Philosophy helps us answer big questions

Students should consider taking a philosophy class to increase their understanding of themselves and others.


The first time I read Simone de Beauvoir’s “The Second Sex” in my existentialism class, I felt like so many of my feelings as a woman were validated.

The French philosopher’s characterization about how women are treated differently from men in society and about the ways in which femininity can be forced on women even by their own family resonated with me deeply.

I’ve had many epiphanies about myself in the various philosophy classes I’ve taken since then. I’ve also come to better understand how humans treat each other and why considering the viewpoints of others is essential when trying to solve the world’s problems.

For students looking to gain a similar type of understanding, I’d suggest considering a philosophy class during this fall’s add/drop period.

“We all ask philosophical questions over our lives, sort of big questions about, ‘What are we here for? What is the meaning of this all?’” said Miriam Solomon, chair of the philosophy department. “And I think it’s useful to have a little bit of training in college for when these questions come up in your life.”

Solomon said philosophy can help us contemplate the potential answers to questions many of us ask ourselves in daily life anyway — Is there life after death? Are there limits to human knowledge? When is war or conflict justified?

In my case, philosophy classes helped me put a name to experiences I’ve had and question my own beliefs.

Last spring, my political philosophy professor pushed our class to discuss whether eating meat is ethical. And after debating about power, consent and why there’s a distinction in which animals we feel comfortable eating, I’m still not sure of the answer or the morality of my own diet.

But in this class, I learned to question and defend my own beliefs and to listen and challenge others on theirs.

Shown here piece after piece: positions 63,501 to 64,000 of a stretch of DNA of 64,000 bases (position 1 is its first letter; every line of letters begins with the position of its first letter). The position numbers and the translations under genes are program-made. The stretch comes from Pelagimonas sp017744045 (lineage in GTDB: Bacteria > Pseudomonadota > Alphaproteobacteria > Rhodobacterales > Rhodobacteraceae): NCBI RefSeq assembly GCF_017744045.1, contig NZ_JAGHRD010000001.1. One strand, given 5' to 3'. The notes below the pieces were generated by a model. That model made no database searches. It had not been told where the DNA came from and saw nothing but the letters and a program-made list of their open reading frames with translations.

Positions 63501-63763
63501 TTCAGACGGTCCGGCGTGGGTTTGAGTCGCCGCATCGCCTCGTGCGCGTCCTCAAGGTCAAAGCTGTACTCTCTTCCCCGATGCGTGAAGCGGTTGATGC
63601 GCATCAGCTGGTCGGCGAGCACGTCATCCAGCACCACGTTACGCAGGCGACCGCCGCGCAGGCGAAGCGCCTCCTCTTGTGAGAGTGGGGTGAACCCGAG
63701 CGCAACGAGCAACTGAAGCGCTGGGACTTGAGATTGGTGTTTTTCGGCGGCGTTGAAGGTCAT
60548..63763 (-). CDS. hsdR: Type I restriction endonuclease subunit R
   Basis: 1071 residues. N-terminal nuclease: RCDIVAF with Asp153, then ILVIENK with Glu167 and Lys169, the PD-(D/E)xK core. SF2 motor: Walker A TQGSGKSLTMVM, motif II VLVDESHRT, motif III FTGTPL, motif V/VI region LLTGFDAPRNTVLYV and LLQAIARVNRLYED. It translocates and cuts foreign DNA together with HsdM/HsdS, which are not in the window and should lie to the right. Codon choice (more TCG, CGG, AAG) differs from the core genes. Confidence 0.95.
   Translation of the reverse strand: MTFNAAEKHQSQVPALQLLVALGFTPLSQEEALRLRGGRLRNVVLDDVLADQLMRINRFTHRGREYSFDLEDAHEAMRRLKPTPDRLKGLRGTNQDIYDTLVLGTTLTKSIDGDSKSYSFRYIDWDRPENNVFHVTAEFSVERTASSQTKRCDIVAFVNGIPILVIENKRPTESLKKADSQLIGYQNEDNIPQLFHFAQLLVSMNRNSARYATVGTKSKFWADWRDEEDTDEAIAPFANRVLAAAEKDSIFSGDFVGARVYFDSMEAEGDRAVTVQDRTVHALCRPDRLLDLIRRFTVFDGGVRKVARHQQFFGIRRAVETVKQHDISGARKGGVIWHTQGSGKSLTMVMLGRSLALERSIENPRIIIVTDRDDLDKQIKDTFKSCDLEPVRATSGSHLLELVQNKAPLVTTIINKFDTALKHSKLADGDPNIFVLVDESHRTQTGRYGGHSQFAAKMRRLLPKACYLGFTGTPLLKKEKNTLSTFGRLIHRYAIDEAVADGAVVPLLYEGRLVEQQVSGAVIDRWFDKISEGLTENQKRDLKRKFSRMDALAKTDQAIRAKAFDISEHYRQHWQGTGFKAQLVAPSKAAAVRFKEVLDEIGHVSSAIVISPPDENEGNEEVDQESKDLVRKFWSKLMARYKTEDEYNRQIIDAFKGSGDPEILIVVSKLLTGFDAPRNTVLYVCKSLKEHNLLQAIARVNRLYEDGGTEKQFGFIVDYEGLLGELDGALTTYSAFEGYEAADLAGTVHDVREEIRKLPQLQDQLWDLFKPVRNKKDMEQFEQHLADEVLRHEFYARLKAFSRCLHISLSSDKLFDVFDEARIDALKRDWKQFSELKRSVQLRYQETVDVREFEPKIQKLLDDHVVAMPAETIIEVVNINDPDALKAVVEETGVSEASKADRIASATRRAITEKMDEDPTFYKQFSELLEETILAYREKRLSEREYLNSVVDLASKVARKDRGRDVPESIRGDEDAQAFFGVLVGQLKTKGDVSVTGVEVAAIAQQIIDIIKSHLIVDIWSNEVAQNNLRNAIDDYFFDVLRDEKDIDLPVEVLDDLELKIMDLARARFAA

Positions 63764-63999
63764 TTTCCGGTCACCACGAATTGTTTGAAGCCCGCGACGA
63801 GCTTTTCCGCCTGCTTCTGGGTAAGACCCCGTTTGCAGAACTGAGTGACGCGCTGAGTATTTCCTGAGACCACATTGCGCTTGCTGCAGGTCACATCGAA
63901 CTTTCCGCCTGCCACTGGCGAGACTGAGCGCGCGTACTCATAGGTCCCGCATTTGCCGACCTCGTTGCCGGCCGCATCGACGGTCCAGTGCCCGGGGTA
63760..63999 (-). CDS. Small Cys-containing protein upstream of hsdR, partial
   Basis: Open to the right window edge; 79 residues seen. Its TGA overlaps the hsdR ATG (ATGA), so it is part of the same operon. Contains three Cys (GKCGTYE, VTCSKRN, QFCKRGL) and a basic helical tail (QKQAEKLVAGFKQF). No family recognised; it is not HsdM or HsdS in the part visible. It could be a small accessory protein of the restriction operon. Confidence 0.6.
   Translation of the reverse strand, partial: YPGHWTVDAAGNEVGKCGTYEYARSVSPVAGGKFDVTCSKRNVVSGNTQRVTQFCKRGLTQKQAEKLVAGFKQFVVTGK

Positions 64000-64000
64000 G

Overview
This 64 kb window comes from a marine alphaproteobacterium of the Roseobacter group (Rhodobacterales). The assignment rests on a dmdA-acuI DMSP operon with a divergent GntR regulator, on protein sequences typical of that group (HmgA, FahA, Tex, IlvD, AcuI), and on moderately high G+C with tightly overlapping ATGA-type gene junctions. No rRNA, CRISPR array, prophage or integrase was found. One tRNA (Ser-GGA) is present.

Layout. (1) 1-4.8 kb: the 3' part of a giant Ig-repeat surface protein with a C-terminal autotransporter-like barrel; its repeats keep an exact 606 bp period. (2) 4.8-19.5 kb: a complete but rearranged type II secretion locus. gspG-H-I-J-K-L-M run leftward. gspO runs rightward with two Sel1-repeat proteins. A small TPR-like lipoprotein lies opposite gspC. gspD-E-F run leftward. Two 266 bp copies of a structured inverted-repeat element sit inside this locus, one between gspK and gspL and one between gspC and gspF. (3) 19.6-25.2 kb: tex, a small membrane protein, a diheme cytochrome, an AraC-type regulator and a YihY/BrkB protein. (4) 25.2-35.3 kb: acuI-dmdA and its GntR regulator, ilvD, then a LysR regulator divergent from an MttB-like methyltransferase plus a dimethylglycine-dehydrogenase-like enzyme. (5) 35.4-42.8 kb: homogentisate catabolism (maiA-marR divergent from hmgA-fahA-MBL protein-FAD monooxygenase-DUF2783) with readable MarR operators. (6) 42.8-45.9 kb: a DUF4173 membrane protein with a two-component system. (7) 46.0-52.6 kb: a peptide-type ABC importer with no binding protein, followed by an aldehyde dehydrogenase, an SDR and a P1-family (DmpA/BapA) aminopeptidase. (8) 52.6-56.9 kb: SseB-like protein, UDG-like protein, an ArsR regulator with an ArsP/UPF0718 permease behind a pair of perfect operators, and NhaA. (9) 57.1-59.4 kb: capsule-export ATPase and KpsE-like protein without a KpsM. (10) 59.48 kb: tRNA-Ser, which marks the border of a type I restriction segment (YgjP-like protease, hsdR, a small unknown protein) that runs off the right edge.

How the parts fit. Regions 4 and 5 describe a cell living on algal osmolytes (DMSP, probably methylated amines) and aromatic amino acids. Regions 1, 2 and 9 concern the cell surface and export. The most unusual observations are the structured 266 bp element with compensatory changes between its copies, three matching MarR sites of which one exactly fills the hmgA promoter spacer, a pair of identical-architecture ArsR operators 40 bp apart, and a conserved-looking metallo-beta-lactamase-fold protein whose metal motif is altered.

Solomon said these lessons are common to philosophy classes. Philosophy, she said, “encourages you to say more than just what you believe, but to go deeper into saying why you believe it and whether it’s important for other people.”

Lex Van der Gaag, a senior philosophy major and president of the Temple University Philosophy Society, said reading the work of philosophers she doesn’t agree with for class has allowed her to see how others rationalize points of view she doesn’t hold herself.

“There’s a bunch of philosophers that especially for their time are very misogynistic,” she said, referring to 19th-century German philosopher Friedrich Nietzsche. “And I had to write essays on them and their ideas, and I’ve had to strengthen it, even though obviously I’m a woman, [and] it’s not something I agree with.”

Trying to understand the viewpoints of others and not writing them off if we disagree is essential, especially as national politics become more heated and personal.

In the wake of the violence by white supremacists in Charlottesville, Virginia earlier this month, Van der Gaag said she has tried to contemplate how people may have developed such beliefs.

“That’s something that you got to do even though it’s really hard,” she said. “Like with neo-nazis and everything, I struggle to understand that and I know that it’s wrong, but you can’t just ignore people that you disagree with.”

I’ve also contemplated how people develop such hate for others, and I’ve likewise tried to think about how those on the receiving end of this hate must feel.

This contemplation is exactly the point of philosophy. And the incident in Charlottesville is just one example of a current event that philosophy can offer us a better insight on.

For topics that are this important, we need to gain understanding, so we can work to make our world a better place for everyone.

And though it may not seem grandiose, I think a philosophy class just might be the best way to start this mission.

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